You have questions, and we have answers. Find out more below.
Why are diesel school buses harmful to our children's health?
Diesel exhaust is a chemically complex mixture of gases, particles and other compounds. Many of these, including nitrogen dioxide, (NO2) fine particulate matter (PM2.5), PAHs, benzene, volatile organic compounds (VOCs), and sulphur dioxide (SO2), are linked to acute and chronic health impacts.
- allergy symptoms
- lung cancer
- heart problems
- and other impacts.
Children are more sensitive to air pollution (including diesel exhaust) because of their higher breathing rates and activity levels, and developing lungs. Numerous studies have shown that prenatal and childhood exposures to traffic emissions can cause the onset or worsening of asthma, delayed lung function development, and childhood leukemia, and there is evidence suggesting links to autism spectrum disorder, delayed cognitive development, and childhood obesity. Childhood exposure can also impact health into adulthood, according to the Ontario Public Health Association.
Exhaust from diesel school buses leads to higher pollutant levels
- inside buses
- in school yards and inside schools (when buses are arriving, leaving or idling)
- in communities where buses travel.
Studies have shown that pollutant levels can be higher inside buses than on the roadside, as exhaust is drawn into the bus itself. For example, a 2001 study in the USA showed that children on the bus were exposed to 4 times more exhaust than the people riding in cars on the road. Another study showed that particulate concentrations were higher when bus windows were closed. Other studies have found similar results.
How can electric buses improve our children's health?
Electric school buses do not emit any exhaust. While newer diesel buses emit lower amounts of harmful pollutants than their predecessors, electric buses are still far better when it comes to air pollution.
A study in Georgia, USA found that retrofitting school buses (to reduce pollutant levels) led to significant improvements in students respiratory health and test scores. Electric buses are, of course, the ultimate retrofit.
Why are electric school buses better for our climate?
Across Canada, in 2018 schools buses traveled 32,757 million passenger kilometers, and emitted 0.6 mt of CO2e.
Technical Info & Funding
How do electric buses work?
Electric buses use a battery instead of an internal combustion engine (gasoline or diesel) for power.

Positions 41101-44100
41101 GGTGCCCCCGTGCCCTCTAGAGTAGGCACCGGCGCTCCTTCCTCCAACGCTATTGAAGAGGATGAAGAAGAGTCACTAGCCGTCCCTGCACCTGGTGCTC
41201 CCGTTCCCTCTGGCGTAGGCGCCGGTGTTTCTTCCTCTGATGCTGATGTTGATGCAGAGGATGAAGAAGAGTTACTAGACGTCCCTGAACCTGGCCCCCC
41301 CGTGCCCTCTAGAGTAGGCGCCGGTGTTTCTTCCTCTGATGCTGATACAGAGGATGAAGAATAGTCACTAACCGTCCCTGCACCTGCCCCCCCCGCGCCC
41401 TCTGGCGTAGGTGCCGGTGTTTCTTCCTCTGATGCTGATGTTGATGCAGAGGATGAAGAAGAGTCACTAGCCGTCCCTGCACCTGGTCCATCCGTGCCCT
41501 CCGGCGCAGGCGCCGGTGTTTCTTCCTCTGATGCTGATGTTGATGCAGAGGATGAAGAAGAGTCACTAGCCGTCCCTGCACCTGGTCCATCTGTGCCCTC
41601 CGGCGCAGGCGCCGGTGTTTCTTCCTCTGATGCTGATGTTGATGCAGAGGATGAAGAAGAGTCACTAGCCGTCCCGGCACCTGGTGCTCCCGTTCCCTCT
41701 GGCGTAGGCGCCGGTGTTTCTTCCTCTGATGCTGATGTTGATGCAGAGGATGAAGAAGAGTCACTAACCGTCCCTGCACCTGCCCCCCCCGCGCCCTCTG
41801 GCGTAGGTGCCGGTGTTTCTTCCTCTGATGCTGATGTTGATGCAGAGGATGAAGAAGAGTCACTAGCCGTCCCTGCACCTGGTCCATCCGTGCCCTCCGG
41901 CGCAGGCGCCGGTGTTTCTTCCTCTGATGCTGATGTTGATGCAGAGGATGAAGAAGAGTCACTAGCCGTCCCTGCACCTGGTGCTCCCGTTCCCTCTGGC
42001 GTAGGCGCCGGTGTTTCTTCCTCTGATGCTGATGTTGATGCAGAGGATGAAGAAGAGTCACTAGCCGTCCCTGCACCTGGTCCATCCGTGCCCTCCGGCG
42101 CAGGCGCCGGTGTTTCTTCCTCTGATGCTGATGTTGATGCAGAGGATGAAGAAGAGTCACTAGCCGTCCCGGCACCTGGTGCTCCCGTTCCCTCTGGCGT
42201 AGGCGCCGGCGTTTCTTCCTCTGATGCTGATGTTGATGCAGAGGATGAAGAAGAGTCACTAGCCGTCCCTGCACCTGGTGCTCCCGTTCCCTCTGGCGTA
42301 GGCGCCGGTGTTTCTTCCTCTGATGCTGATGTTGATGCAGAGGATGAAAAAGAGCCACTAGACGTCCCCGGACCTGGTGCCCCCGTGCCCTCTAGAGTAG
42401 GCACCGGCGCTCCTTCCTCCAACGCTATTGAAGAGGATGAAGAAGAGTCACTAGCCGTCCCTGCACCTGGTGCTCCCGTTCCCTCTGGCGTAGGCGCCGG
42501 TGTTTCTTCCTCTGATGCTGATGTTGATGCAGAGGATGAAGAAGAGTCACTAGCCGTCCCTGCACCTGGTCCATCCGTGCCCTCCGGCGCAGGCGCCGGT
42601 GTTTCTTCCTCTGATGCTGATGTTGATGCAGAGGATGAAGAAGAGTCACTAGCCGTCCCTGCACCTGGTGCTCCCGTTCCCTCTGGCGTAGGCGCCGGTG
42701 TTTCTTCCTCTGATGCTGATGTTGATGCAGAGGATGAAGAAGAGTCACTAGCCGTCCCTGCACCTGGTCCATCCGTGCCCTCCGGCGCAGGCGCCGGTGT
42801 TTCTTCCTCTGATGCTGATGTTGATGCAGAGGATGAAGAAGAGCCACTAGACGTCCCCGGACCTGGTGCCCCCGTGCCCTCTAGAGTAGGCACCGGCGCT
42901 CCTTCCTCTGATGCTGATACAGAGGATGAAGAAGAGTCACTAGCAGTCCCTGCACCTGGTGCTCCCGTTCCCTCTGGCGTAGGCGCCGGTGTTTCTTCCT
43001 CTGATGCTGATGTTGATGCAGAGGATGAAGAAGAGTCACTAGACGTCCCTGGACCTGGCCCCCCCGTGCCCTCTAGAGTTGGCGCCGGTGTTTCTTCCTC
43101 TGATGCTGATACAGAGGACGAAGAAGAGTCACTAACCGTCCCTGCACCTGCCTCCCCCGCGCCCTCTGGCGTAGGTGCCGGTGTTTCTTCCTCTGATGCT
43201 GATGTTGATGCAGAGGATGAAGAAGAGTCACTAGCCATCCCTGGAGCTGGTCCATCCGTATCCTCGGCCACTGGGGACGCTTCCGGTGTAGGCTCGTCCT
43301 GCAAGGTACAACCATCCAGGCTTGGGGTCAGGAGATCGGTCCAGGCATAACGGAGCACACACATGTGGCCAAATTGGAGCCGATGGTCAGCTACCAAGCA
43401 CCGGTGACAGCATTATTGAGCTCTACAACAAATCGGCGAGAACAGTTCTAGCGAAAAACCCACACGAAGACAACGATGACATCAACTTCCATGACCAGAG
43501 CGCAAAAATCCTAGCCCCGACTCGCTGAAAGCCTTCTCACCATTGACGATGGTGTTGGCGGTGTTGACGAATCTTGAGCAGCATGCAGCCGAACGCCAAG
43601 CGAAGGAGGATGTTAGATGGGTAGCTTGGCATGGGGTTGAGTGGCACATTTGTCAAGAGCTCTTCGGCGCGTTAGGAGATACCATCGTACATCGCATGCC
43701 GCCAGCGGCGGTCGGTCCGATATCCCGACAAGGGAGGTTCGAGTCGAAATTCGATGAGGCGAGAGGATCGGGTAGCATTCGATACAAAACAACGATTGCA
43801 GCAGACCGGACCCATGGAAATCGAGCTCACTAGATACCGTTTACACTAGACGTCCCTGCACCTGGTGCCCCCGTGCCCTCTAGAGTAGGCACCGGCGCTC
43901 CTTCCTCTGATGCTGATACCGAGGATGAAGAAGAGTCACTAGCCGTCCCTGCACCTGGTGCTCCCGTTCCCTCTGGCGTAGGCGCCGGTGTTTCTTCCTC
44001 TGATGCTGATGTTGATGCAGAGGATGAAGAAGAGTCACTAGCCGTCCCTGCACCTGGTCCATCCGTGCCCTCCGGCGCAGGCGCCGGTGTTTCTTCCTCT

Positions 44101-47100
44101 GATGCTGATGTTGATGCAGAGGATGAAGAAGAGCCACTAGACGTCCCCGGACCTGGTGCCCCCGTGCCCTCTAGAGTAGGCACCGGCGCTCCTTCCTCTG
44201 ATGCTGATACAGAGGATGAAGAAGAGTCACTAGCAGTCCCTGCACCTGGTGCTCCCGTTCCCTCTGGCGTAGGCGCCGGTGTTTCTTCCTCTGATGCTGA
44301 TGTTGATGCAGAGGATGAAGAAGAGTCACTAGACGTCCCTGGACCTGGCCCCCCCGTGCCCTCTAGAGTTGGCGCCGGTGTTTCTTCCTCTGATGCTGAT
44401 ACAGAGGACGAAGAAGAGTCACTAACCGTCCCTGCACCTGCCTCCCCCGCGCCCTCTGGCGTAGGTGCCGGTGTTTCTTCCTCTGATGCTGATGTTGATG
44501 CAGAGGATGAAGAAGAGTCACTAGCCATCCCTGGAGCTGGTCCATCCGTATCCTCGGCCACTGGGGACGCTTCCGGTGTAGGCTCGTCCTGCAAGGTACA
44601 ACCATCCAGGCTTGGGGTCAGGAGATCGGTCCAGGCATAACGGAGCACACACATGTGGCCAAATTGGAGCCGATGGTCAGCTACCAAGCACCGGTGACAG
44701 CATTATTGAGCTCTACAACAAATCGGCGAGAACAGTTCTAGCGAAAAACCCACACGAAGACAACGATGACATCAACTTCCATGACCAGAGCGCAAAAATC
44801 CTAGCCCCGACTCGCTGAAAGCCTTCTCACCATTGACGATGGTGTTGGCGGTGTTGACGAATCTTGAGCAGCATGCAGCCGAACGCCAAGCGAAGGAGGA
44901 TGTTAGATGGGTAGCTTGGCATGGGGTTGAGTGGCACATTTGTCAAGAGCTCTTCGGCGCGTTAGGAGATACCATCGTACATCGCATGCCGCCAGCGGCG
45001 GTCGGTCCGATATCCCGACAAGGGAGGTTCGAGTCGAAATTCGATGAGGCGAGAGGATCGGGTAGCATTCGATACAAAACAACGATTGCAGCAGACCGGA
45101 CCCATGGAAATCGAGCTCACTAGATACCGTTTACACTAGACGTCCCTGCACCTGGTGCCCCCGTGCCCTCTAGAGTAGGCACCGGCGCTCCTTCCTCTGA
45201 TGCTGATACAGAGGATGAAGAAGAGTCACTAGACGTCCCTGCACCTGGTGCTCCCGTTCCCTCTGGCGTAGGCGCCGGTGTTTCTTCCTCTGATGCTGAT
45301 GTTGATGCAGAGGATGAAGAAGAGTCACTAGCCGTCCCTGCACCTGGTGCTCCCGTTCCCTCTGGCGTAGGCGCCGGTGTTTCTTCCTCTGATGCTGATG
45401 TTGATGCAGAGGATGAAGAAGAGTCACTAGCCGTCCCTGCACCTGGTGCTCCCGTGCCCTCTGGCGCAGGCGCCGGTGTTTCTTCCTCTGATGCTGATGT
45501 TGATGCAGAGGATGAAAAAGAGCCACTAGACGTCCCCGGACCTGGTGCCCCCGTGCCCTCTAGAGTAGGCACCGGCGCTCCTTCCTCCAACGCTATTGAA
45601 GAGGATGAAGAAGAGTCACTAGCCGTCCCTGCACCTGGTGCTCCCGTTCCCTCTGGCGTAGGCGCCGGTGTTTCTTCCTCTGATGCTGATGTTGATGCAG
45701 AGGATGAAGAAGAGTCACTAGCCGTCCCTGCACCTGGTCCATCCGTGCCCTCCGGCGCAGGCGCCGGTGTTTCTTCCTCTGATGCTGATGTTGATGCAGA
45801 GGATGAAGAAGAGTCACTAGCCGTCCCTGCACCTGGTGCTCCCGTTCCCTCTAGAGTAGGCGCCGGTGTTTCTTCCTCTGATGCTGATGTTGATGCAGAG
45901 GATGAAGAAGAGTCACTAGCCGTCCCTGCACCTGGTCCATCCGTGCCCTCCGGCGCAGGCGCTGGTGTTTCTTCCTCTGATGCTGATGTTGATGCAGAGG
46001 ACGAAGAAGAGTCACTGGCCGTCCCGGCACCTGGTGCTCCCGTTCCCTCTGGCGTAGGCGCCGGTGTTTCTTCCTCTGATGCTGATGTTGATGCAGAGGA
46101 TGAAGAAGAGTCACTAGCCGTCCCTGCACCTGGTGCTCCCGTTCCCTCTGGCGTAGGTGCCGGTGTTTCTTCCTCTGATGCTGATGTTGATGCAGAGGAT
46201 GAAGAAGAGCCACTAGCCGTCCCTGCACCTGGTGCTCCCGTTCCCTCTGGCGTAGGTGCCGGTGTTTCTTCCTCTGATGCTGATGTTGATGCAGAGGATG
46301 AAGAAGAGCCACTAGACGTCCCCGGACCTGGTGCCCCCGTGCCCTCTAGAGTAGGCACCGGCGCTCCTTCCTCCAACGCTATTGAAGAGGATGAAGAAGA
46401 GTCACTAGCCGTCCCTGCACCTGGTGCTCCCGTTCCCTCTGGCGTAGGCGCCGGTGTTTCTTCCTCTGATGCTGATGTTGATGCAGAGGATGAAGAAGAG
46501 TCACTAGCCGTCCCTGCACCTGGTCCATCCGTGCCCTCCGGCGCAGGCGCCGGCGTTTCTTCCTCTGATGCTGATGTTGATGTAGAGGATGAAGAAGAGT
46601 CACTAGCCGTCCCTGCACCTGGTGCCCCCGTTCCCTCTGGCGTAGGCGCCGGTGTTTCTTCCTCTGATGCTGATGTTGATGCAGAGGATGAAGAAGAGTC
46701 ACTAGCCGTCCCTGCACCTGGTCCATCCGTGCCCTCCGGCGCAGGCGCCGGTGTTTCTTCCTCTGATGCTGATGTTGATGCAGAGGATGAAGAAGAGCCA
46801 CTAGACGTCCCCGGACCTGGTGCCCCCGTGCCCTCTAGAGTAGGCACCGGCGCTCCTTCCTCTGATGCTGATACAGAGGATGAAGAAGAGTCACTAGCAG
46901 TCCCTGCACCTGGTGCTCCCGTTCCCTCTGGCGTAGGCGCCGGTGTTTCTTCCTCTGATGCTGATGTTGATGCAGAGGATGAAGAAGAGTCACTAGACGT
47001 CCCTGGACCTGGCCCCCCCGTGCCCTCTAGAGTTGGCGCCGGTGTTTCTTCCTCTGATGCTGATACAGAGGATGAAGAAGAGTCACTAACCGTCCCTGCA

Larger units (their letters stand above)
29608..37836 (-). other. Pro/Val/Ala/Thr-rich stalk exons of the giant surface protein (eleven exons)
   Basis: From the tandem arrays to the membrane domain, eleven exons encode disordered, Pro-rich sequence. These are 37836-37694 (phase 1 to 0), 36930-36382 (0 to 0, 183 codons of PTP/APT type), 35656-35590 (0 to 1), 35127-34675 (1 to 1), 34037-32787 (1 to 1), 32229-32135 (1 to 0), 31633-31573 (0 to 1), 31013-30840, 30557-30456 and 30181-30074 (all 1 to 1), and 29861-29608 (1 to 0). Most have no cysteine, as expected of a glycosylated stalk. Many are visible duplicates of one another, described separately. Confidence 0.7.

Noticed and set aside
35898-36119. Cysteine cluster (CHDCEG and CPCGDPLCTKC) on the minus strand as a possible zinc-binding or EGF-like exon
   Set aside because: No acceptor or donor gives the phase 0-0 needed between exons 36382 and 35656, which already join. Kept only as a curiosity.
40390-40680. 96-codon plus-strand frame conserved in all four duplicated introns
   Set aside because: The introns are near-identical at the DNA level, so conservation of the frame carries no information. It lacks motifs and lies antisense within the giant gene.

But that's not the only thing that's different. They are also more efficient, converting more power into the wheels. They have only 10% as many moving parts, so require less maintainence. Their batteries can store large amounts of power - and with vehicle-to-grid transfer, that electricity can be sold back into the grid or used in emergencies.
How far can they go?
Today's electric school buses can travel 250 kms on a single charge. Buses are typically charged overnight (8 hrs), but fast charging (3 hrs) is also possible with some systems. They can also operate in cold temperatures - Alaska' s first electric school bus is still running at -40!
How much do they cost?
While an electric school bus costs more than twice as much as a diesel bus (approx. $350,000 compared to $145,00) electric buses can be cheaper in the long run.
Vehicle-to-gird transfer can also add to the financial savings when excess power is sold back to the grid. In fact, according to a recent US policy paper, switching to electric buses will benefit utility companies because they can expand and stabilize the grid, provide surplus energy storage, and increase energy demand.
What funding is available?
Funding is for electric school buses is available, though opportunities differ across provinces and territories. Federal funding is available through Infrastructure Canada’s Zero-Emission Transit Fund (ZETF), and many provinces have announced additional funding.
How many electric school buses are on the road?
Electric school buses are starting to roll out across the country - but that transition isn't even. Quebec has committed to electrifying 65% of it's school fleet by 2030. PEI has 47 buses and an eventual goal of replacing its entire fleet. British Columbia added 18 electric buses in 2021, and more are on the way. Private contractors in Ontario (who supply most school bus transportation services) are also adding new electric buses.